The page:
Tatiana by Martin Cruz Smith
|Tatiana by Martin Cruz Smith|
|Reviewer: Ed Robson|
|Summary: Tatiana, Cruz Smith’s eighth Arkady Renko novel, is a flimsy addition to a series of thrillers that appears to be adhering to the law of diminishing returns. This is all the more regrettable given that Renko is, I believe, one of the most compelling characters in modern thriller writing.|
|Buy? Maybe||Borrow? Maybe|
|Pages: 336||Date: November 2013|
|Publisher: Simon and Schuster UK|
Tatiana is the eigth Cruz Smith novel featuring the Russian detective Arkady Renko, with the action taking place in Moscow and Kaliningrad. For those new to Cruz Smith’s books, they offer a novel twist on the modern murder thriller, set as they are in Eastern Europe; and in Arkady Renko, the archetype of the hard-bitten detective is given extra frisson by the knowledge that – in the early novels at least – his trademark insubordination can lead to rather more severe consequences than those faced by Western detectives. Whilst the first four novels were both engrossing and complex, the latter novels have felt increasingly light, as though Cruz Smith has been treading water and relying on the appeal of his central character to keep readers returning. Tatiana continues this trend and is, in consequence, one of the weakest in the series.
The plot of Tatiana hinges on a well-used trope of detective fiction: the obsessed policeman seeing foul play in the death of a controversial character, where everyone else sees suicide and shows an unwillingness to probe further into the circumstances of the death; but whilst Renko’s stubbornness to accept the view of the authorities added a welcome element of tension to previous novels, here it simply feels perfunctory. Perhaps it is simply that as a character, Renko has run out of road. As an avid reader of Cruz Smith, the overall feeling I was left with at the end of Tatiana was one of simple disappointment.
When Renko was introduced to the reading public in Gorky Park, his anti-establishment attitude carried a palpable sense of danger, set as the novel was in the pre-glasnost Soviet Union. Cruz Smith then charted a compelling course for his Russian sleuth, setting subsequent novels in a country emerging from the yoke of communism, facing new challenges as Russian society (and the state apparatus that Renko worked for) struggled with its new place in the world. What makes Tatiana so disappointing is that it feels like just another detective novel, with the social context, so effective in works like Polar Star, a minor influence. Smith ensures that social dynamics are not ignored completely – Renko first appears at the funeral of a post-Soviet mobster – but he also relies too much on predictable elements such as the obligatory sexual relationship with an initially hostile colleague and the inclusion of an alcoholic detective partner, whose drinking problem appears to be his only discernible character trait.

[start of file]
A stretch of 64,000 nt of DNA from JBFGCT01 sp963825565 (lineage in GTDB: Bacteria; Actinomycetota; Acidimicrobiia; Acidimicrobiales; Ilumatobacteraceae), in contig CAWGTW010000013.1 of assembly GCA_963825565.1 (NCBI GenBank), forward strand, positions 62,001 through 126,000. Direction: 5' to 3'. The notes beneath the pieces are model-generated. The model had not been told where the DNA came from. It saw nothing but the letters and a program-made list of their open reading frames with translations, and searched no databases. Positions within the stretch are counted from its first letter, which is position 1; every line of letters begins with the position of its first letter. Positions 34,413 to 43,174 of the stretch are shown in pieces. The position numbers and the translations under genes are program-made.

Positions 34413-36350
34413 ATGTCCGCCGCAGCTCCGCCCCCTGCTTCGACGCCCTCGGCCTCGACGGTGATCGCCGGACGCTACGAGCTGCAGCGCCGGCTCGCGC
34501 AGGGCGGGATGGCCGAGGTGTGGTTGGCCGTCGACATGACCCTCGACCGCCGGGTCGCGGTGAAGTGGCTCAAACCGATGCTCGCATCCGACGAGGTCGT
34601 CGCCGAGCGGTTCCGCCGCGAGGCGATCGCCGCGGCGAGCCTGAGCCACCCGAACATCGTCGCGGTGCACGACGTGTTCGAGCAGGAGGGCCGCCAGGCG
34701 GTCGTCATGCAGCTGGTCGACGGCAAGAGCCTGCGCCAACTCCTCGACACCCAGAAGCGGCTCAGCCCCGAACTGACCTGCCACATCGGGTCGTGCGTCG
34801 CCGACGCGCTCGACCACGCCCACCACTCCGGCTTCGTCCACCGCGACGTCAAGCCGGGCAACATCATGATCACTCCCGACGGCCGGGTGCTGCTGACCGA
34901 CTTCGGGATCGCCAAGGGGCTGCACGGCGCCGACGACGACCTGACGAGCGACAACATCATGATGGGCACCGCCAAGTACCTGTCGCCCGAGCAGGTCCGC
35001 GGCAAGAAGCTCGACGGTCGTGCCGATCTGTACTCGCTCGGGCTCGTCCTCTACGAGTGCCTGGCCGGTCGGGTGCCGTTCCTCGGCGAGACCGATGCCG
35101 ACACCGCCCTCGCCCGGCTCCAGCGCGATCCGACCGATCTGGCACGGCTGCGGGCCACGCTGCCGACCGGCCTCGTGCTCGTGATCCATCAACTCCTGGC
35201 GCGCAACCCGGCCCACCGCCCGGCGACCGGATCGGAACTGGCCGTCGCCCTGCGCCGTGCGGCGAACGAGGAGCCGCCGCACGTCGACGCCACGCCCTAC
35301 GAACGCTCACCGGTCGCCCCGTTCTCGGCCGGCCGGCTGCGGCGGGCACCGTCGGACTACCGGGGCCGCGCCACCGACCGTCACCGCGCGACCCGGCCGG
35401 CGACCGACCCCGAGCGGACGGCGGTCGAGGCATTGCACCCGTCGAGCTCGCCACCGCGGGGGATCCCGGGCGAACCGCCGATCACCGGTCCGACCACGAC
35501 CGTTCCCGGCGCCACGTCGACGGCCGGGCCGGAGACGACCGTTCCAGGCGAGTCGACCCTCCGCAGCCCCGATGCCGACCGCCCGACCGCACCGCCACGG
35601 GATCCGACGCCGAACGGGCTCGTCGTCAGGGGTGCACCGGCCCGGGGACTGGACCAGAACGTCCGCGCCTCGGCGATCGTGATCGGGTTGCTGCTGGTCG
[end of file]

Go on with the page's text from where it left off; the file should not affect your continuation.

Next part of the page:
In fairness, Tatiana has enjoyable elements – Renko’s relationship with Zhenya (a young man he has taken de facto parental responsibility for) remains brittle, antagonistic but above all, believable. Also, there is an interesting plot diversion featuring Italian racing bicycles, which if nothing else helps demonstrate the new Russia’s improved connection with the outside world. Also, fans of the Renko novels will be glad to find that Arkady has lost none of his pessimism and world-weariness.
Sadly though, much of the novel fails to match the depth of plot and characterisation evident in earlier works such as Gorky Park. I also yearned for a line as vibrant and evocative as that in Red Square, when a colleague tells Renko that observing you smoke is like watching someone commit suicide. In contrast, the opening line of Tatiana – It was the sort of day that didn’t give a damn – is cod Bukowski and unworthy of a writer as accomplished as Cruz Smith. In previous novels, Renko’s readiness to court death in order to protect innocents was anchored in a pessimism about the worth of his own existence. In Tatiana, he has a reason to live – his love for and duty towards Zhenya – yet his willingness to face a murderer at the novel’s denouement feels strangely without any tension.
For readers who are new to the Renko books, Tatiana does stand up as a passable detective novel with just enough plot invention (in particular, the detective’s attempts to unlock coded information) to maintain your interest. However, as a long-time fan of Arkady and his particular brand of hard-bitten scepticism, I found the novel to be further evidence of a decline in invention and narrative power that began with Wolves Eat Dogs.
We also have a review of Cruz Smith's The Girl from Venice.
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You can read more book reviews or buy Tatiana by Martin Cruz Smith at Amazon.com.
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